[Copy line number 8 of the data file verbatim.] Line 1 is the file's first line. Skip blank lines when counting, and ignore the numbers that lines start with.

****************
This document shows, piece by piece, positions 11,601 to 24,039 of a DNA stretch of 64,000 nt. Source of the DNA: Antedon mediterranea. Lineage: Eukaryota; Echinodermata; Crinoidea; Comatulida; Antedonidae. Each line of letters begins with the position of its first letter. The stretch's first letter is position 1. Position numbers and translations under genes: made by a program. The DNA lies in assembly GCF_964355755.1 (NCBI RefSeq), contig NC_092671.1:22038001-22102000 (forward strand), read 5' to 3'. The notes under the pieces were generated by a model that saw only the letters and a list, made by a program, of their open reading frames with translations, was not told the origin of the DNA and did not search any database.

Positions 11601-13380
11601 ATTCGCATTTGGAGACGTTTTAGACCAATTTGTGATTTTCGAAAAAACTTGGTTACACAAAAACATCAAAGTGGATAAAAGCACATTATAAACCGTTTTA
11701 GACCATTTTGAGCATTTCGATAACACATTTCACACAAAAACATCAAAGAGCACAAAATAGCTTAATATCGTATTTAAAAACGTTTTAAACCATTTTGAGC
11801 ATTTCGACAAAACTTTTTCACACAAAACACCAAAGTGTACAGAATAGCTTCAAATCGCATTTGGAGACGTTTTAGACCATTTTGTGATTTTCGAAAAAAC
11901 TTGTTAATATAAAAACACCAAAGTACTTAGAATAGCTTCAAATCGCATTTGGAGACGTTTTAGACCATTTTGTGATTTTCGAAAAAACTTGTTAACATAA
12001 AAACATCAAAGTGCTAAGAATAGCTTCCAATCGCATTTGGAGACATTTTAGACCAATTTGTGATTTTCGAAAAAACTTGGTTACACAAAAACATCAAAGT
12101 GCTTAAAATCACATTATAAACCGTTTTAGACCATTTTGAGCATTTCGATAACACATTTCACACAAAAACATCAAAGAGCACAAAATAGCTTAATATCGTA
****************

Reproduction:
12101 GCTTAAAATCACATTATAAACCGTTTTAGACCATTTTGAGCATTTCGATAACACATTTCACACAAAAACATCAAAGAGCACAAAATAGCTTAATATCGTA